The Buzz: May 19, 2003

 
 
By eweek  |  Posted 2003-05-19 Email Print this article Print
 
 
 
 
 
 
 

Microsoft failed to completely flush away its iLoo hullabaloo last week.

Microsofts iLoo Story Takes Turns

Microsoft failed to completely flush away its iLoo hullabaloo last week. The story took two turns—first, on Monday, when Microsoft officials said an April 30 press release about the Web toilet from its British subsidiary was a hoax and issued an apology.

One day later, Microsoft reversed its position on the portable unit with a built-in Internet terminal, due to be released in Britain this summer. Indeed, the company admitted that the iLoo had been a legitimate project but that it was terminated after the initial announcement.

News services, including Reuters, The Associated Press and The Wall Street Journal, reported on Microsofts initial iLoo announcement. Reuters also ran a conceptual diagram of the iLoo (pictured), which was to have featured fast Internet access and an adjustable flat-panel display.

Electronic Arts Shuns Microsofts Xbox

If the iLoo story wasnt enough to jar the company, Microsoft last week also learned that leading video game publisher Electronic Arts will not develop online versions of its sports games for Microsofts Xbox game console for at least a year.

The move reportedly signals a failure of more than two years of negotiations between the companies. EA officials were reportedly worried that Microsoft was gaining too much control over their customers who participate in online games on the Xbox.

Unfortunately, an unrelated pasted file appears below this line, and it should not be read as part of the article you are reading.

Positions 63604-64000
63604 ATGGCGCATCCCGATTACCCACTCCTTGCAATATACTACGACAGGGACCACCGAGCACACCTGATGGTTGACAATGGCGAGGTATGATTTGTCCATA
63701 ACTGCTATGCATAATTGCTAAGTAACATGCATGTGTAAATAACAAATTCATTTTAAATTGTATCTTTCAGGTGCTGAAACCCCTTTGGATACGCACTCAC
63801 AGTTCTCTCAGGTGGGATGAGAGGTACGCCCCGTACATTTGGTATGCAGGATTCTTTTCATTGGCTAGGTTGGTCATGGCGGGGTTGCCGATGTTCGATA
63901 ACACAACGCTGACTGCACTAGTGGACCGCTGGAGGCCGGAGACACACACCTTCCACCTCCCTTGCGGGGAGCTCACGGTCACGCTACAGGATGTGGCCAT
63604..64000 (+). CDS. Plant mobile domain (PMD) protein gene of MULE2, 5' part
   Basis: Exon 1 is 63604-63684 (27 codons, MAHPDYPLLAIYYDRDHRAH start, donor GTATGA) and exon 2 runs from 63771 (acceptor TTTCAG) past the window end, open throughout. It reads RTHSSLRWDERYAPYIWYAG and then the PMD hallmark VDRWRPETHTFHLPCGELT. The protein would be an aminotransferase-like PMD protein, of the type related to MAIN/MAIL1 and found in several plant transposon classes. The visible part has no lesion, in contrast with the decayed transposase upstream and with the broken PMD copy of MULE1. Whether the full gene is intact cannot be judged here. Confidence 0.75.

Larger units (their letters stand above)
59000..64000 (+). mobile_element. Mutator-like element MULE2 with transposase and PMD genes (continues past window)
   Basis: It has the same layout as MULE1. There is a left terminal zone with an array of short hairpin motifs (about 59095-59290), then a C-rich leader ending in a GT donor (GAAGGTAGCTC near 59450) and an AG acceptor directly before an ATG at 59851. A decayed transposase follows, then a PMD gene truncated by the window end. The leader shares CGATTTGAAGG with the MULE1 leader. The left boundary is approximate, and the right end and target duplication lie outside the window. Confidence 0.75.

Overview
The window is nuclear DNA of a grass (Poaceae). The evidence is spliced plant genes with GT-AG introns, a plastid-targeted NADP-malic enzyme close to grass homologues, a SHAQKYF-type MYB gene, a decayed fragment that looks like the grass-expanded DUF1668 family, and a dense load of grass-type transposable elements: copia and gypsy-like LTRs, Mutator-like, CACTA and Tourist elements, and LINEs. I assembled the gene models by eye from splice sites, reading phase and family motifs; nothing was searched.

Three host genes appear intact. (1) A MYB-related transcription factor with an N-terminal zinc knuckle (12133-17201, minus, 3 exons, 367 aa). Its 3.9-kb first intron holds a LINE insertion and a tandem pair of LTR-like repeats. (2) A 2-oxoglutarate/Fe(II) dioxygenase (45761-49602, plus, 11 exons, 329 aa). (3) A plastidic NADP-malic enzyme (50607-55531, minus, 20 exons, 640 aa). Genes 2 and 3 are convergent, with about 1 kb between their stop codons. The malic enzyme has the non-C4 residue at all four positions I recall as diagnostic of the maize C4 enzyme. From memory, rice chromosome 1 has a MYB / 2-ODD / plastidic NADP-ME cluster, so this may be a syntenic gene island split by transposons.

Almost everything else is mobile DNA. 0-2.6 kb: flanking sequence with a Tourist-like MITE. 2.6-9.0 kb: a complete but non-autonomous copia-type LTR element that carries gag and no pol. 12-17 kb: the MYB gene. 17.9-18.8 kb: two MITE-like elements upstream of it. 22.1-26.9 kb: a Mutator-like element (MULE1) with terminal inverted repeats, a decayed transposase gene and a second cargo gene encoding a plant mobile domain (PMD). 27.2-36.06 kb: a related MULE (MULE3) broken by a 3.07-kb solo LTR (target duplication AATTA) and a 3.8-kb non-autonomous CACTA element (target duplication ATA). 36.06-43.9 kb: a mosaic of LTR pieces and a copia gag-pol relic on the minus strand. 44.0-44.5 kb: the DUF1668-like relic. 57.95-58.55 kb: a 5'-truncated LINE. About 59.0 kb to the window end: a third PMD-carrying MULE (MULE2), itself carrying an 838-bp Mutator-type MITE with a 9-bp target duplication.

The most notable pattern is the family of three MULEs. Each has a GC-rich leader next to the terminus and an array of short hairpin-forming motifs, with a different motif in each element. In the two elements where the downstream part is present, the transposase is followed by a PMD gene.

FatWire Picks Up Divine CM Assets

FatWire software last week acquired bankrupt Divines content management software business.

FatWire develops its own content management software, UpdateEngine and the Spark portal content management application. It now adds Divines Content Server and Participant Server products.

Terms of the deal were not disclosed. FatWire is a privately held company and was launched in 1996. Divine, a company formed by Andrew "Flip" Filipowski, from the acquisition of more than a dozen Internet-related software and services companies, filed for bankruptcy protection in late February. Divine had completed its initial public offering in July 2000 after starting life as a venture capital company, Divine InterVentures, in 1999.

Verizon Unveils New York Hot Spots

Verizon launched a Wi-Fi wireless LAN service in New York, activating 150 of a planned 1,000 transmission stations located at public telephones.

Verizon HotSpots will be the largest Wi-Fi deployment by an ISP in a single U.S. city, officials said. The service is available only to Verizon Online customers with Wi-Fi-compatible laptops or handheld computers.

The hot spots are deployed in some of the citys most heavily trafficked locations, including the Upper East and Upper West sides, Columbia University, Midtown, Union Square, Gramercy Park, Greenwich Village/New York University, Wall Street, and Battery Park, with more locations to come.

A map of Verizon HotSpots can be found at www.verizon.net/wifi.

Dell Acts on SARS Threat

Dell has shuttered its offices in Taipei for one week because one of its employees may have contracted SARS.

According to spokesman Bob Kaufman, one Dell employee is under observation and care for possible SARS infection, so earlier this month employees were asked to work from home for a week. "First and foremost, our concern is for the health and safety of our employees and of that employee in particular," Kaufman said. Theres been no interruption in the companys operations, he said.

 
 
 
 
 
 
 
 
 
 
 

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